Always by Morris Gleitzman
Always is the seventh and final book in Morris Gleitzman’s stories about Felix Salinger who survived WW2 under the Nazis in Poland. At the age of 87 he is living a quiet life as a respected, retired surgeon in Australia. However, his life is overturned when 10-year-old Wassim turns up on his doorstep all the way from Eastern Europe. Wassim is being raised by his Uncle Otto after the disappearance of his parents. Their lives are being threatened by the Iron Weasels, a fascist bunch of thugs. Wassim is intent on getting help from Felix based on a letter from his Grandpa who told him to seek Felix out if he was ever in trouble. Felix is reenergised by Wassim. They are awfully alike at the same age, brave and hopeful. After they receive what seems to be a peace offering from an old Nazi enemy of Felix’s, they leave Australia to resolve past wrongs. What follows is a race against the Weasels, and the dark forces which back them, to solve a mystery stemming back to the Holocaust.
There are some quite sinister events in Always, such as Felix’s dog being deliberately killed as a menacing threat. Racism is a major theme. I believe Gleitzman saw parallels in the disgraceful real-life treatment of indigenous AFL players in recent years and the scenes he created when Wassim and the football star, Daoude Ndione, are harassed by Weasel sympathisers with monkey noises and taunting “monkey boy”. Other important ethical issues involve using violence for survival and revenge. The improbability of the story’s chains of events can be a bit much. I hope I have Felix’s courage and physical abilities when I am 87! However, I also acknowledge the excitement of the action and the effortless readability of the story. I appreciate Gleitzman’s intent and passion for anti-fascist themes and dedication to his readers. He is able to juxtapose the awfulness of the events with hope, oh so necessary for today’s young.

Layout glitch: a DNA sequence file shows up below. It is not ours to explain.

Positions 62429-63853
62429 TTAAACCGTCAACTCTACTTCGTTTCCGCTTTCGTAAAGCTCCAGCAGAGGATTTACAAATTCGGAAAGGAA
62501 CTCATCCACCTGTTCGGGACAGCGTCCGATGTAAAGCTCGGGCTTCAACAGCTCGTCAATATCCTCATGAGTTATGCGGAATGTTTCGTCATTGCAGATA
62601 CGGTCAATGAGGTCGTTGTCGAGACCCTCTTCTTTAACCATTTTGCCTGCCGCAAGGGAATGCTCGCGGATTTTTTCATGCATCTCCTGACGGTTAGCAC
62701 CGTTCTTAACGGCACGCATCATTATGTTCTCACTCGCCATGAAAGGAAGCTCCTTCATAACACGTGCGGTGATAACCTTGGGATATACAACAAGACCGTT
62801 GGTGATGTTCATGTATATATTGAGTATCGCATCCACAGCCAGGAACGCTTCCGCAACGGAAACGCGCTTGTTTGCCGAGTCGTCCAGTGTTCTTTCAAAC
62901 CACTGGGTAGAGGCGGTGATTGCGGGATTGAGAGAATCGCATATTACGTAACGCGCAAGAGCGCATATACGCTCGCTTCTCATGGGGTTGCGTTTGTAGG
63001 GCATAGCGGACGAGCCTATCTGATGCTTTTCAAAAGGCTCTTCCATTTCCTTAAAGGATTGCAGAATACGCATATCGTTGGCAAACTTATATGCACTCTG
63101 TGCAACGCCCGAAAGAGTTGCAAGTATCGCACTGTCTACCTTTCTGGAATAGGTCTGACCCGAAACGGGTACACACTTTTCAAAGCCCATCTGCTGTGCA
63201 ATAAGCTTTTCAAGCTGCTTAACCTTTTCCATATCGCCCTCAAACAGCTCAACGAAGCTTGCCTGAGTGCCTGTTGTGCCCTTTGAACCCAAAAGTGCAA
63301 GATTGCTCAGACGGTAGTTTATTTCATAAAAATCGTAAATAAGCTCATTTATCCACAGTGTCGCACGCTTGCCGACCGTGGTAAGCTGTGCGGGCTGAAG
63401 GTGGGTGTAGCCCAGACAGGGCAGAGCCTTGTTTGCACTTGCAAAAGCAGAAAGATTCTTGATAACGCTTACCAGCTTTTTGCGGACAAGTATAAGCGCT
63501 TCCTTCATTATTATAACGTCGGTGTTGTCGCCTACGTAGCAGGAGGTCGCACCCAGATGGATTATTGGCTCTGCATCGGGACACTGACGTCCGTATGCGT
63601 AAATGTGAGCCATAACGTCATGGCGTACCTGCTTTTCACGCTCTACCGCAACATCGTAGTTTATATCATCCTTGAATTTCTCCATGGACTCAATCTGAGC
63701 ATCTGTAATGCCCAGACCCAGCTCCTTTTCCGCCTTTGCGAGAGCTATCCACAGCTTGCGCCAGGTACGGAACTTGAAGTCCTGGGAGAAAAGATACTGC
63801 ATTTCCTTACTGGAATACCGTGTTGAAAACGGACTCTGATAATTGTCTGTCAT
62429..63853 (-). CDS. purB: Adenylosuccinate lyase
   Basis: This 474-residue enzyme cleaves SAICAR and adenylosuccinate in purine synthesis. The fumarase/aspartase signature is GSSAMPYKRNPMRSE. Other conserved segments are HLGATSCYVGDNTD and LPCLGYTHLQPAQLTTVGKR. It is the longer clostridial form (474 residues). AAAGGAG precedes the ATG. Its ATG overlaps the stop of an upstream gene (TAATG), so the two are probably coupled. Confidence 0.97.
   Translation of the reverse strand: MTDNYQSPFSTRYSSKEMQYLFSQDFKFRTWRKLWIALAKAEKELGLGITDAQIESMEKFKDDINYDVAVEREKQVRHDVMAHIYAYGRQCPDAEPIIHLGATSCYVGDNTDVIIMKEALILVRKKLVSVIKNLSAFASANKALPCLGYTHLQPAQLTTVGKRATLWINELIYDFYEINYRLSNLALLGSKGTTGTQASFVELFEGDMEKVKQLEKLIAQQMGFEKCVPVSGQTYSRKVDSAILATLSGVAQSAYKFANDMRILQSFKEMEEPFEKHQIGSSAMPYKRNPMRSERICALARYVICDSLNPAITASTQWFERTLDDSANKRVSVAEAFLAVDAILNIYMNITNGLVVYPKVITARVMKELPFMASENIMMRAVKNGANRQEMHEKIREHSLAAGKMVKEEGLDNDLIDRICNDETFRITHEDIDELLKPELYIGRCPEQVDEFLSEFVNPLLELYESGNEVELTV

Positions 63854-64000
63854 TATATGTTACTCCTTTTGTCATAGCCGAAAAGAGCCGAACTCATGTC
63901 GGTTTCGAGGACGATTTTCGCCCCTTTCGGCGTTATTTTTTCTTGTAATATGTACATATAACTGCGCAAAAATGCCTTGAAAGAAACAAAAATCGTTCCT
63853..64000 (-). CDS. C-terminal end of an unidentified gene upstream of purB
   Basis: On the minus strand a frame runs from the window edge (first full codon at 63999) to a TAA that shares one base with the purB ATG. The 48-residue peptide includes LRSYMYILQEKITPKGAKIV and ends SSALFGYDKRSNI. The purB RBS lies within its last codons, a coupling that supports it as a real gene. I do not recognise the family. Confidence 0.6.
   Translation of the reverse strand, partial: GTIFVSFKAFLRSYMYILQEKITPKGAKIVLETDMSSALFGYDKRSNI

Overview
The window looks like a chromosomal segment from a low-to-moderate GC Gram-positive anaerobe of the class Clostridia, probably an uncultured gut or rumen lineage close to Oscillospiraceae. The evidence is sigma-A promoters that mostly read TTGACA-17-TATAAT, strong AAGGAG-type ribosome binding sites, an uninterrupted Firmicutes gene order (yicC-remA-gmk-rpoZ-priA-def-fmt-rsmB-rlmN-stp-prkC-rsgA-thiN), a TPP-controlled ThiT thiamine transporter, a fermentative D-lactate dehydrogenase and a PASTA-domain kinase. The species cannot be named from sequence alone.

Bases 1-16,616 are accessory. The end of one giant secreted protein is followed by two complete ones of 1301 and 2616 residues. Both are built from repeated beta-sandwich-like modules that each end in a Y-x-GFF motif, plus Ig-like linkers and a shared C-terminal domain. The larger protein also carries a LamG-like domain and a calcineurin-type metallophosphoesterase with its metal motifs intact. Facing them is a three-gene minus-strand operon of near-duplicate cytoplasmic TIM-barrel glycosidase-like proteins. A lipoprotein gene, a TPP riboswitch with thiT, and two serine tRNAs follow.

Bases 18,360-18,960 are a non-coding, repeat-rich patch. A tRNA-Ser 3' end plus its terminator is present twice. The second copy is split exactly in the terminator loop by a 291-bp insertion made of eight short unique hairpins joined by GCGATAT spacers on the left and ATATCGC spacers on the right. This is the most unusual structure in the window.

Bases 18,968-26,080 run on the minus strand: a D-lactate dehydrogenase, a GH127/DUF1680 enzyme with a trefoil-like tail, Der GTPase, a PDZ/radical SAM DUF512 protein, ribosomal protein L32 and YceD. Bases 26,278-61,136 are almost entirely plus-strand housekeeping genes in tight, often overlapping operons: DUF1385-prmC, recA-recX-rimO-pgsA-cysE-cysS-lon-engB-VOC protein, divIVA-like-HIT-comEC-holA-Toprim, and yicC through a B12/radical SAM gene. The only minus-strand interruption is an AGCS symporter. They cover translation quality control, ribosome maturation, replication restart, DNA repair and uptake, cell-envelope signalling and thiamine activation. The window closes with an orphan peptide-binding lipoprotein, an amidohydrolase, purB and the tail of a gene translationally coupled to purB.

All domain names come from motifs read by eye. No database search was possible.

Themes: Racism, Harassment, Bravery, Love.